Feb 28, 2012, 05.09 PM | Source: CNBC-TV18
Small but regular investments go a long way in creating wealth over time. Systematic Investment Plan (SIP) is an ideal way for retail investors to benefit from the power of compounding.
Lovaii Navlakhi (more)
Founder & CEO, International Money Matters | Capital Expertise: Mutual Funds ,Fixed Income ,Insurance
Lovaii Navlakhi, MD & Chief Financial Planner, International Money Matters Pvt. Ltd advises investors to use the SIP route to reduce risk. For the purpose of saving tax, Navlakhi proposes investing in ELSS schemes of mutual funds with a three-to-five year time frame.
Below is the edited transcript of his interview with CNBC-TV18. Also watch the accompanying video.
Q: An investor can invest Rs 4,000 per month. How should he allocate the money?
A: The investor has written that he is already doing Rs 4,000 a month in PPF, which means Rs 48,000 is going there which also gives him some tax saving and he wants to do another Rs 4,000 per month. So essentially, if he is looking at saving tax, there are two options for him, one is to look at something in the space of life insurance. But since he has mentioned he has adequate insurance and he has a three-to-five year time horizon, maybe investing in equity linked saving schemes is a good bet for him and doing in through an SIP route or a monthly investment will also reduce his risk. So ELSS schemes of mutual funds are good bets off the curve, possibly HDFC Tax Saver, Sundaram Tax Saver and Franklin Templeton Tax Saver are some of the names that come to mind, but I think a good number of them are performing well in the market.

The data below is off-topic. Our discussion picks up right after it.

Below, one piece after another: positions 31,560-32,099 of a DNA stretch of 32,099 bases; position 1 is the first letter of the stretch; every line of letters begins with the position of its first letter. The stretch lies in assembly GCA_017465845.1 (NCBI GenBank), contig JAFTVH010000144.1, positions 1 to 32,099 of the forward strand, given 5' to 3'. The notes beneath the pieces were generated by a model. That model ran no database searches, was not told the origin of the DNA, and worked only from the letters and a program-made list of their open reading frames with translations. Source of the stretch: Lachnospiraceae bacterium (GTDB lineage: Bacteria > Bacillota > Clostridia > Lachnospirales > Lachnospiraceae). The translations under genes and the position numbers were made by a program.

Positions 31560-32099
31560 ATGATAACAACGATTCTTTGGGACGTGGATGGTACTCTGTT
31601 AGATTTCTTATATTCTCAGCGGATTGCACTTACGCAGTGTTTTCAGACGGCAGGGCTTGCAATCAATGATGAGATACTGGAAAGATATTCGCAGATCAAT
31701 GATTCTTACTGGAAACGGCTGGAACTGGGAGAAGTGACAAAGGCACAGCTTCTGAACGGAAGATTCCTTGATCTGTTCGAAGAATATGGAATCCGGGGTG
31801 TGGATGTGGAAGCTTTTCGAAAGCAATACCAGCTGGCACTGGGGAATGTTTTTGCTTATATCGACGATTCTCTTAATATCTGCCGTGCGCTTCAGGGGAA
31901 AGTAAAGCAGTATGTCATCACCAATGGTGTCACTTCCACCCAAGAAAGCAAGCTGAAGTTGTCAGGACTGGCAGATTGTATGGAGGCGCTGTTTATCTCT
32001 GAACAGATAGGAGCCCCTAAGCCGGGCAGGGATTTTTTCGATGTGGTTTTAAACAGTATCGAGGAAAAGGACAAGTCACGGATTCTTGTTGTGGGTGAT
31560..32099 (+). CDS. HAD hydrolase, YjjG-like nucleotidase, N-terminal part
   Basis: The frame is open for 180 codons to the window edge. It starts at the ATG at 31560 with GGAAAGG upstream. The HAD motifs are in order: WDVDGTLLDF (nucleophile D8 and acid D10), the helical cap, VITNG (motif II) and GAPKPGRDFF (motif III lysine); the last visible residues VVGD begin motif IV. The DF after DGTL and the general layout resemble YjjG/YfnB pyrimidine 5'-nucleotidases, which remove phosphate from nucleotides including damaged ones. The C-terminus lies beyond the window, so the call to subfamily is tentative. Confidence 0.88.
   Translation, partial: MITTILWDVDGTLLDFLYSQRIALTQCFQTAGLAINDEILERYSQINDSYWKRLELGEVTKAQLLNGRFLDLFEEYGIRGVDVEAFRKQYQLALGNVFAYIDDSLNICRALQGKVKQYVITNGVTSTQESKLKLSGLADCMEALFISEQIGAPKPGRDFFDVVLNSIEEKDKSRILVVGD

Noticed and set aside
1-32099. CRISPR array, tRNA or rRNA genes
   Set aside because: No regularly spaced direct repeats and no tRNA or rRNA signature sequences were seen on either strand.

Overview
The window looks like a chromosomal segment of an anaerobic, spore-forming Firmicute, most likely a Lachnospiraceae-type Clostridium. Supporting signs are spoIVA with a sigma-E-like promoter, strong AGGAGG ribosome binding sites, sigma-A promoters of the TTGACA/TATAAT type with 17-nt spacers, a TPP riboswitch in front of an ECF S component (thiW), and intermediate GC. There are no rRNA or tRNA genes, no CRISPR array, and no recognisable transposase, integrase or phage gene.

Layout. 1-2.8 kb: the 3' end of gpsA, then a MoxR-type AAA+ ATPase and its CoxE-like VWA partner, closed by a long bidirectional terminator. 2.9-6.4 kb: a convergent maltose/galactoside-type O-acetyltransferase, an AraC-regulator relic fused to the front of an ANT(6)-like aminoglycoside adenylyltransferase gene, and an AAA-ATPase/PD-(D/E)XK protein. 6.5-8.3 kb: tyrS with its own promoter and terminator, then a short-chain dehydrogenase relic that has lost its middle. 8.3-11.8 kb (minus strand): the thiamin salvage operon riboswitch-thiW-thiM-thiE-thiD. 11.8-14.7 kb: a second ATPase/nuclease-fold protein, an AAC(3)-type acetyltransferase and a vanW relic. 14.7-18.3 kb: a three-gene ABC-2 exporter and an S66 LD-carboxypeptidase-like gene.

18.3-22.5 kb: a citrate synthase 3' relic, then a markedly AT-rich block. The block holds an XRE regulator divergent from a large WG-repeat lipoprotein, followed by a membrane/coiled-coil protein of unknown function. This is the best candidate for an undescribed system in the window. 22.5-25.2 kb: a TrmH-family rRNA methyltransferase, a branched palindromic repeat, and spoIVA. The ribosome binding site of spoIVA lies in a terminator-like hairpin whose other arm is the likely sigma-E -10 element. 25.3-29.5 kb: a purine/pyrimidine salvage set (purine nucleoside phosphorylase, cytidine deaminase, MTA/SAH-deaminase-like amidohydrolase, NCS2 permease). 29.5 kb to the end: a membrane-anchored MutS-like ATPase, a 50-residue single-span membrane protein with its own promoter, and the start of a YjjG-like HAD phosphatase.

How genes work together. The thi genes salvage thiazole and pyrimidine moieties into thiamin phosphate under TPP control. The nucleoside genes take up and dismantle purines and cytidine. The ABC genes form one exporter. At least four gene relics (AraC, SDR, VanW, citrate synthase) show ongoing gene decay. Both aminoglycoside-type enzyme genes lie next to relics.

Q: What kind of a return can he expect on this with a Rs 4,000 monthly investment?
A: The returns typically are linked with what happens in the marketplace and we have seen the last four-five years have been extremely volatile. But we have seen that even in these volatile times, if I look at a five year time horizon, getting a return of say 12% compounded annually may not be so difficult. So we should target for something in that range above 12% per annum compounded. If he makes more, which could happen, thatís a bonus for him.
Q: An investor can invest Rs 1,000 per month. Her goal is about Rs 8,00,000 and she wants to invest it for about eight years. Given that, she is investing about Rs 1,000 per month, itís a pretty easy return because her corpus itself is about Rs 9.6 lakhs?
A: Yes, I didnít take into account the corpus, but if somebody was to start afresh and had a eight year time horizon and wanted to get Rs 8 lakh then investing in equity mutual funds assuming 12% per annum, you need to possibly put in Rs 5,000 every month.
So as long as she is either doing Rs 5,000 per month or she already has a corpus, which is growing that will help her reach that goal. Since she mentioned that this is investment in her name and the earning member is her husband, I presume this is pocket money or extra money and therefore she can take risk because she has a long time horizon. Diversified equity mutual funds would be a good bet.
Q: Can you give her specific names?
A: Typically, when one constructs the portfolio, you should look at depending on the risk profile but something in the range of 60-70% into large cap and 30% into midcap. So in case of large cap funds, you could look at funds like DSP Blackrock Top 100, ICICI Focused Bluechip, HDFC Top 200, Franklin India Bluechip.
In the midcap space, there is IDFC Premier Equity or HDFC Mid-Cap Opportunities. If itís only Rs 1,000 a month, itís probably difficult to break it up so it is better to stick to the large cap. Pick one of the large cap funds and put all the money into a large cap equity fund.
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